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  1. #1
    Member Lyian's Avatar
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    NAS for storage, streaming, hosting & Routing!

    I've read over another NAS thread of someone who was looking for a 4 bay.

    I'm only needing a 2 bay system myself. (haven't decided if i would raid for backup or not yet) What I would like for it to do, (aside from 'as much as possible') is the following..

    * Price (dont want to go much over $300. Anything over that it starts to become more feasible to just build a mini computer to do the same work)
    * File Sharing (dua)
    * Streaming (to other devices such as game consoles and mobile devices)
    * FTP (like to be able to send/retrieve information remotely like from work)
    * Printer sharing (this is becoming less of an issue. I currently do not have a printer, and most newer ones have networking built in, but i would be nice to have this option just in case)
    * Web hosting (this isnt a must, but it would be nice if i could host a website within it that could run SQL and such.
    * Serving - ( i would LOVE it if i could host servers on this thing. Such as Vent or Teamspeak. Not sure if the Nas' are that utilitarian or not, but it would be nice.

    The two models im looking at are as follows. Outlined by what I see are differences.

    Synology DS212
    - Supports USB 3.0

    QNAP TS-219PII-US
    - Faster Processor
    - More memory

    It would seem, overall that the QNap would perform better, but i know little about Qnap hardware.

    Can anyone provide insight to these, or other NAS systems that might fit the bill?
    Last edited by Lyian; 05-08-12 at 03:51 PM. Reason: New questions and info
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  2. #2
    Trailer Chasing Senior Adragontattoo's Avatar
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    I have a homebuilt 20 drive NAS and I STILL keep looking at the QNAPs..

    It depends honestly on what you are willing to sacrifice. time? DIY. $$? Premade.
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  3. #3
    freakdiablo's Avatar
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    Quote Originally Posted by Adragontattoo View Post
    I have a homebuilt 20 drive NAS and I STILL keep looking at the QNAPs..

    It depends honestly on what you are willing to sacrifice. time? DIY. $$? Premade.
    Have to agree with Adragontattoo. The QNAP looks good, but it comes down to how much effort you want to put into it. A small Atom build running FreeNAS will not only fall well within your budget, but will allow you to expand in the future if needed.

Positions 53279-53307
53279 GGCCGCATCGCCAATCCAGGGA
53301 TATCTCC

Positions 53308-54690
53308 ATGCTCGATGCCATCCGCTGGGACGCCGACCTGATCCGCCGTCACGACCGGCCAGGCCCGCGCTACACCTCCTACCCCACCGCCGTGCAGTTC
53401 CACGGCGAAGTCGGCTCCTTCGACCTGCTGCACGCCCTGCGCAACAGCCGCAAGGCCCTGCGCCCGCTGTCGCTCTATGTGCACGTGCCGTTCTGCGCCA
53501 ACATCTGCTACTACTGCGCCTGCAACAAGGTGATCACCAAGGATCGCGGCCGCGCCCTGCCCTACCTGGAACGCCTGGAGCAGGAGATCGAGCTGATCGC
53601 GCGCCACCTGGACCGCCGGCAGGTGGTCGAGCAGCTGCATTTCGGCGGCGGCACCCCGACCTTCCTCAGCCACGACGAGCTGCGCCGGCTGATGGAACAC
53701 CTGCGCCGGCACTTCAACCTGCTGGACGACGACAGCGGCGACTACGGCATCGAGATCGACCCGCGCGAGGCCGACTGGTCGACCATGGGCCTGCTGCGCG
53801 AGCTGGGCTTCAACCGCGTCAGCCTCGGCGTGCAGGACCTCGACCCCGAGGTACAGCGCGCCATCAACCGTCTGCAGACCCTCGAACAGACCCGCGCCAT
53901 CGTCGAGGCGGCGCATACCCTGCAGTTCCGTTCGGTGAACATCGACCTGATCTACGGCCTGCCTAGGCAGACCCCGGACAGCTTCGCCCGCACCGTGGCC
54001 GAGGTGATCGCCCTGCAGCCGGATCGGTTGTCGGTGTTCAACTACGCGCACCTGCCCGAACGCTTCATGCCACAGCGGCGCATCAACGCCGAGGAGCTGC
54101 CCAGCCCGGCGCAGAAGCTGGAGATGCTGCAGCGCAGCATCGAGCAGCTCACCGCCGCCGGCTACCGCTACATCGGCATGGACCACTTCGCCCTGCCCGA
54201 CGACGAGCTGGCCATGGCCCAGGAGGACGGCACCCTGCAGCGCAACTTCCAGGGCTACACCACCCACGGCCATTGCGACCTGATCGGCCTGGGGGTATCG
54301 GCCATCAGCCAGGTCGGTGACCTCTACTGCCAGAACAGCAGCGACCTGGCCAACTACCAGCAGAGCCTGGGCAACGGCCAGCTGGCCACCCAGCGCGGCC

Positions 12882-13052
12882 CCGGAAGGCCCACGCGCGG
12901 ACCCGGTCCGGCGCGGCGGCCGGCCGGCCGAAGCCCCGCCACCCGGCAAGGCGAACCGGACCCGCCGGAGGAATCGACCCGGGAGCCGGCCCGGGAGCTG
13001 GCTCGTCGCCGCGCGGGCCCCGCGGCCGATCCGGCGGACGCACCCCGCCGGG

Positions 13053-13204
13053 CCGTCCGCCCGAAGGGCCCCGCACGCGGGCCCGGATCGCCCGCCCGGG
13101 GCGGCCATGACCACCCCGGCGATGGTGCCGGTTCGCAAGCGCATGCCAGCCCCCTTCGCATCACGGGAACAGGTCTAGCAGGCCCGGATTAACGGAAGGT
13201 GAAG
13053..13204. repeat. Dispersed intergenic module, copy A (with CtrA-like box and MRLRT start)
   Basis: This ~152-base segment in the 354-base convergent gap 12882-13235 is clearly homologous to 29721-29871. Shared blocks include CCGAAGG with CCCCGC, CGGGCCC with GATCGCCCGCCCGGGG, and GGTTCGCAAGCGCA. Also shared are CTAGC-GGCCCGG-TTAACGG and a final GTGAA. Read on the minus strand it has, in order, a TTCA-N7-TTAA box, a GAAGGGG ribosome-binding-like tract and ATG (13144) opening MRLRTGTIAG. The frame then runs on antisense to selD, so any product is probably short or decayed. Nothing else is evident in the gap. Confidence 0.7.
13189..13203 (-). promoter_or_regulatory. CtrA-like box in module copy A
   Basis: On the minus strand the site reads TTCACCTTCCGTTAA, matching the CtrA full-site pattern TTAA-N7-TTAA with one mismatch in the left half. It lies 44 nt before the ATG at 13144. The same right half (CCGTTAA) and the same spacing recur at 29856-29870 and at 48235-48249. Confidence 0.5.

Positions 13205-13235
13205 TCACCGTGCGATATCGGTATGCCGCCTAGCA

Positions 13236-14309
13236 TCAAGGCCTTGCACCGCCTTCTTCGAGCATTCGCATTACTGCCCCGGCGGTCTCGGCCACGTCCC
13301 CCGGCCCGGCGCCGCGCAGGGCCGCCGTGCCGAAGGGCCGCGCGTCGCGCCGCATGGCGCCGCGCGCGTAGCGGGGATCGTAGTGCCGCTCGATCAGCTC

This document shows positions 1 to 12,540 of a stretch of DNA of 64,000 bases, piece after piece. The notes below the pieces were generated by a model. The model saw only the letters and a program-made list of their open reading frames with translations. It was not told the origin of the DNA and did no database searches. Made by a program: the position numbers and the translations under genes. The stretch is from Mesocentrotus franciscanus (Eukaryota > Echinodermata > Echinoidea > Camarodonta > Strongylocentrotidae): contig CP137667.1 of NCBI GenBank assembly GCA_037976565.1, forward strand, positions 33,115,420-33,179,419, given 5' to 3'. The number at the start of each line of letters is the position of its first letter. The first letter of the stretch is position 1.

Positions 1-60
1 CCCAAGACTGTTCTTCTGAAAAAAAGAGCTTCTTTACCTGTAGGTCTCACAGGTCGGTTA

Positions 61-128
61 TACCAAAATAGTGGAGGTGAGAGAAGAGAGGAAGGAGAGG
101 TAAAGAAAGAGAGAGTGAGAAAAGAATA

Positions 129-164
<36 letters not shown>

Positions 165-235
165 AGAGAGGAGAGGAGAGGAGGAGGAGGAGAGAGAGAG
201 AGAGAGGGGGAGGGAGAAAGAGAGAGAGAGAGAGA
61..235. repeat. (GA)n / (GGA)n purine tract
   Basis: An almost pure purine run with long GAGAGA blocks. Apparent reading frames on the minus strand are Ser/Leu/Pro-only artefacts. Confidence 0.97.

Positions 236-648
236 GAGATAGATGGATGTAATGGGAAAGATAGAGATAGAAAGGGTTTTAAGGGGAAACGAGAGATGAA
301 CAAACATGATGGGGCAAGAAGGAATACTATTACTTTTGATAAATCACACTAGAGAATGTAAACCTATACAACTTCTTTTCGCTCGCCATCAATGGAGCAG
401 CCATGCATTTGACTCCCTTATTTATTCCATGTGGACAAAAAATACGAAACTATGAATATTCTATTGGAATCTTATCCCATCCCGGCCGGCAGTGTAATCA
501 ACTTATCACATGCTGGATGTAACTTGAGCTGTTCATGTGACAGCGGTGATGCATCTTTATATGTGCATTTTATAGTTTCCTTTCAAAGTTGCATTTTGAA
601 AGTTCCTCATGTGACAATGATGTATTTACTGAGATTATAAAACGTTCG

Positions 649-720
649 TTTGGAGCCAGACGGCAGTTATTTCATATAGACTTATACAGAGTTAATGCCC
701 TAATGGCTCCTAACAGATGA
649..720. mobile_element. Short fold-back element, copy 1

But if you insist on getting a small premade NAS, it may depend more on what/how hard you use it. The way I understand it, if only a few people are using it, you don't need much processing power or ram usage. I can be streaming a bluray rip from my NAS while backing up other files to it and not notice any real slowdown, and that's with using onboard RAID5.
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  4. #4
    Member Lyian's Avatar
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    Quote Originally Posted by freakdiablo View Post
    Have to agree with Adragontattoo. The QNAP looks good, but it comes down to how much effort you want to put into it. A small Atom build running FreeNAS will not only fall well within your budget, but will allow you to expand in the future if needed.

    But if you insist on getting a small premade NAS, it may depend more on what/how hard you use it. The way I understand it, if only a few people are using it, you don't need much processing power or ram usage. I can be streaming a bluray rip from my NAS while backing up other files to it and not notice any real slowdown, and that's with using onboard RAID5.
    The big thing for me, and why im looking at a 'premade' as oppose to building a machine is power usage, size, noise, and connectivity. I really didn't want to deal with having to have the thing plugged into its own display. Plus it would cost more to build one the way NAS's are designed.

    I've looked into it already, it would run about 400+ to build one with similar setup. As far as users, Primarily just me, but outside connections every so often are possible depending if it can host VOIP servers.
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  5. #5
    Premium Member #18 txus.palacios's Avatar
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    Quote Originally Posted by Lyian View Post
    The big thing for me, and why im looking at a 'premade' as oppose to building a machine is power usage, size, noise, and connectivity. I really didn't want to deal with having to have the thing plugged into its own display. Plus it would cost more to build one the way NAS's are designed.

    I've looked into it already, it would run about 400+ to build one with similar setup. As far as users, Primarily just me, but outside connections every so often are possible depending if it can host VOIP servers.
    Headless Linux computers, anyone?

    I am sure you have some kind of old computer you can use. Then just grab a SATA card with lotsa ports, no need for expensive PERCs or RAID cards (if you find one cheap, grab it, ofc) and use software RAIDs if you need a RAID. VoIP server, I think there're Linux servers for all the major clients (TS, Ventrilo...).
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  6. #6
    Member Mpegger's Avatar
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    You can easily build your own headless NAS device that is low power and much more flexible then the pre-mades. Granted the price may not be the best, but the flexibility you get is worth it imo. Those NAS are low priced for a reason (inflexibility), and it's not geared toward the power users, only to the general "plug-n-play-n-forget" populace, who won't try to tweak or grow out of the unit anytime in the foreseeable future.
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  7. #7
    nightelph's Avatar
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    Any reason to consider a server board and Xeon for a NAS application? Or is that overkill?
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  8. #8
    Member Lyian's Avatar
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    Quote Originally Posted by nightelph View Post
    Any reason to consider a server board and Xeon for a NAS application? Or is that overkill?
    Overkill, unless you want to stream HD movies for your entire neighborhood.
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  9. #9
    Honeybadger Moderator cw823's Avatar
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    Quote Originally Posted by nightelph View Post
    Any reason to consider a server board and Xeon for a NAS application? Or is that overkill?